Meals and Entertainment
Expect to be invited to lunch and dinner while on overseas business, but don’t think that means you can seal the deal on the spot. In Asia particularly, discussing business during a meal is verboten. “When you’re invited to a social event, they want to get to know you, not the business,” Lett explains. She adds, “In Japan and Korea, you’re expected to go to karaoke parlors. If you don’t do karaoke, you don’t do business.”

Never refuse hospitality; in Asia and the Middle East especially, declining an offer of food, water, coffee, or tea is considered disrespectful. Also, don’t be a member of the Clean Plate Club; leaving your plate empty is rude, as it suggests your host didn’t provide enough to eat. You should also taste all of the dishes offered as a cultural courtesy. If you have a specific allergy, as Tyra Hilliard did, be sure to let your host know about it well in advance of your trip, says Schweitzer. But, she adds, “be prepared that he may not be overly thrilled with your revelation!”

Many Asian hosts will offer alcohol at meals, and though drinking with the locals can be a good way to build relationships, losing control or appearing hung over the next day can torpedo business relationships. So know your limits. “My approach is to leave my glass half full of baijiu”—China’s famously powerful distilled liquor—“signaling I do not need a refill,” Schweitzer offers. If you don’t want to drink at all, tell your host it’s for a medical reason, suggests Lett, which is more polite than saying you’re a teetotaler or that it’s for religious reasons. (In Muslim countries, of course, alcohol is taboo.)

What to Wear

As the saying goes, you never get a second chance to make a good first impression. Women especially must pack outfits acceptable to the local culture, as U.S. standards of dress may appear discourteous or even provocative, and you may not be treated with respect.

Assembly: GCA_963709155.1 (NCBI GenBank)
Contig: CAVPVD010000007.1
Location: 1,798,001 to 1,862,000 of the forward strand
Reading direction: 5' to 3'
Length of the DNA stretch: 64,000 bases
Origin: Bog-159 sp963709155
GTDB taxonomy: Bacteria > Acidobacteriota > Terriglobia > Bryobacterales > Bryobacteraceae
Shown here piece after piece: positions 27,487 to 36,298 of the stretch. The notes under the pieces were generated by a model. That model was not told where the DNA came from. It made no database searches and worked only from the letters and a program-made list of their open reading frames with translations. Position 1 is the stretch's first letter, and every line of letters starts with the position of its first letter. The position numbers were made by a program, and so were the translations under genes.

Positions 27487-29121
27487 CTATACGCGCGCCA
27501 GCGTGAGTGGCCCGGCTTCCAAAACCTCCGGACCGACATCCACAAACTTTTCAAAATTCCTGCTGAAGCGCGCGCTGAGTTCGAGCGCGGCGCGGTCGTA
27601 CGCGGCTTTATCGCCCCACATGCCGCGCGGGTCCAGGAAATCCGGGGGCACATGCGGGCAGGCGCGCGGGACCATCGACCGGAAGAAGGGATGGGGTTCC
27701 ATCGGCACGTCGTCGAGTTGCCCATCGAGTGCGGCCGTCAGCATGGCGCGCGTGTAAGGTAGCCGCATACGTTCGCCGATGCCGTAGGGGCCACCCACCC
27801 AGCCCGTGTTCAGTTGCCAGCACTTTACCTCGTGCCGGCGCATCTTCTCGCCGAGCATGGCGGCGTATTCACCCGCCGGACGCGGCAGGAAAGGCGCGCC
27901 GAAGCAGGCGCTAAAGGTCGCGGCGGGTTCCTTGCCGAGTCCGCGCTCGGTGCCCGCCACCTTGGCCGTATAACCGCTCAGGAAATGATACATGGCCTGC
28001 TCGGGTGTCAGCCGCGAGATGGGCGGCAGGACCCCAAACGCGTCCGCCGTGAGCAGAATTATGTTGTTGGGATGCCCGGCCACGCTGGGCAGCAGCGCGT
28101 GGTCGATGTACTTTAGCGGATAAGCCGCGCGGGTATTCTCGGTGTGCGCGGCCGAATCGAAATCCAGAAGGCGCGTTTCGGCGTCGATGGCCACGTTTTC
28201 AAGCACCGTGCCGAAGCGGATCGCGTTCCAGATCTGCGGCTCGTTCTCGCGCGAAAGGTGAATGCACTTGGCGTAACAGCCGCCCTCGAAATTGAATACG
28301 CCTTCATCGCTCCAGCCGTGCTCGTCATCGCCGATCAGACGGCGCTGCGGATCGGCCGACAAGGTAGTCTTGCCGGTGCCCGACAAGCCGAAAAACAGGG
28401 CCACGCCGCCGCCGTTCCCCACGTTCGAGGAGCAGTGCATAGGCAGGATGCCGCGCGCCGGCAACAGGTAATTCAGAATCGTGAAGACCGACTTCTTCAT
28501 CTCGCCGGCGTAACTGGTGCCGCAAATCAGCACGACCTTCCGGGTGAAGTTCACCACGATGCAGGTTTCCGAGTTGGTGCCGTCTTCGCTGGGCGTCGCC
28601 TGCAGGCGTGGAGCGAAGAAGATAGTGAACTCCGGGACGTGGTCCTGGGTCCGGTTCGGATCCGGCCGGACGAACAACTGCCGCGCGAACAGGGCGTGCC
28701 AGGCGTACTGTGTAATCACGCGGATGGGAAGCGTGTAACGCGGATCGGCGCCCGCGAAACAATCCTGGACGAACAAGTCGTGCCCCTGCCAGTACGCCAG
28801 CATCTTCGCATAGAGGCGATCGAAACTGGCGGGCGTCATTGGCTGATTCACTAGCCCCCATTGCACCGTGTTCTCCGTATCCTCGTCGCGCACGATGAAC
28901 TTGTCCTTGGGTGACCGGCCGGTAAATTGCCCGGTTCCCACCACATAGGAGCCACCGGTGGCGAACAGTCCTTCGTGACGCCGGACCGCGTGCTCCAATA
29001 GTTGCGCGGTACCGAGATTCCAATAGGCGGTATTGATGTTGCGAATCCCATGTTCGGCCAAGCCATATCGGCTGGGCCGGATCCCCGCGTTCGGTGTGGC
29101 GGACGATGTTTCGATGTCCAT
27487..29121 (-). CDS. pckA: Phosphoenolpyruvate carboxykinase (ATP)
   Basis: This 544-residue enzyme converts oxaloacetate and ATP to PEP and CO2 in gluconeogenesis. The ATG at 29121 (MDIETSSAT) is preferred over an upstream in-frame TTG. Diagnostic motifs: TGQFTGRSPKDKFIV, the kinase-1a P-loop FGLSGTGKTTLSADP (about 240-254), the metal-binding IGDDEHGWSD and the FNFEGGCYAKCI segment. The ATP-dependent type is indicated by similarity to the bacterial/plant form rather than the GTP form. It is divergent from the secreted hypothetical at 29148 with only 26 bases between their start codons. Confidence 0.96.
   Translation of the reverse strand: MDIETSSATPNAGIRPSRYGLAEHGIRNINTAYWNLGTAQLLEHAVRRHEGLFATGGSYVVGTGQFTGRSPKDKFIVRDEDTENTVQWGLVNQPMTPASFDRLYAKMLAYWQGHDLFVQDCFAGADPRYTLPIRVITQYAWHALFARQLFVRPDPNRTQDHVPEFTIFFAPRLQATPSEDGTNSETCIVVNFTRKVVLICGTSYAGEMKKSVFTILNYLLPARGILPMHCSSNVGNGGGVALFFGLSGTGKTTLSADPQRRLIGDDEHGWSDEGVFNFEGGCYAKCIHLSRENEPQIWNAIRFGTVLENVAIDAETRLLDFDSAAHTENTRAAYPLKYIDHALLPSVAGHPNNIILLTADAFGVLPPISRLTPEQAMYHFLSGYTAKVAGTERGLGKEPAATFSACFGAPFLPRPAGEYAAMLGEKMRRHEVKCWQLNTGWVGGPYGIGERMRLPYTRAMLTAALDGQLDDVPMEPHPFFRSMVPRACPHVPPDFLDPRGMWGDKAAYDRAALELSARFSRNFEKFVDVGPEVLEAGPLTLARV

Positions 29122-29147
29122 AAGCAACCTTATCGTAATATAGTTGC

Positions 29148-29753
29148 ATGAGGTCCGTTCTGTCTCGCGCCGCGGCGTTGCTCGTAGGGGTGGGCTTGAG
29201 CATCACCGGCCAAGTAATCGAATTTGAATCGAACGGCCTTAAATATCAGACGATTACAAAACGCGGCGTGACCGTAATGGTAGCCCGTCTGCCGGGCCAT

“Business casual has created major credibility challenges, especially for women doing business in Asia and those planning to move up the career ladder,” says Schweitzer. Formal and conservative should be your watchwords: skirted suits (to the knee or below), neutral colors, and understated jewelry. Eschew pantsuits, very high heels, costume jewelry, overly tight clothing, and short-sleeved, sleeveless, or low-cut blouses. In Latin American countries like Argentina and Brazil, you can get away with brighter colors and short sleeves, Lett says, “but never show your armpits or your cleavage.”

Giving . . . and Receiving

Exchanging gifts is important to establishing good international business relationships, but do your homework first. Chinese and Japanese hosts appreciate American whiskey, but don’t try that in the Middle East or India. Lett recommends intellectual gifts that showcase American culture: “One of my favorite gifts is a picture book of our national parks. It’s very pretty, very American, and it works well for men and women.” You shouldn’t offer gifts to government officials in China, Schweitzer says, and generally in Asia and the Middle East, exchange gifts at the end of a meeting so they aren’t misinterpreted as bribes.
Be sure to leave space in your luggage for all the presents you’ll be bringing home. Schweitzer recommends packing a collapsible bag for this purpose, lest you commit the faux pas Tyra Hilliard made on her second trip to China in 2013. When her host insisted on giving her several boxes of candy she didn’t have room for, she packed what she could and left the rest in her hotel room for the housekeeper. “When I went downstairs to check out, my host was there to pick me up . . . just as the housekeeper called down to say I’d left some candy in my room,” she recalls. “Busted!” DW

Sara J. Welch has traveled to more than 30 countries and once made the mistake in Egypt of trying to shake a man’s hand.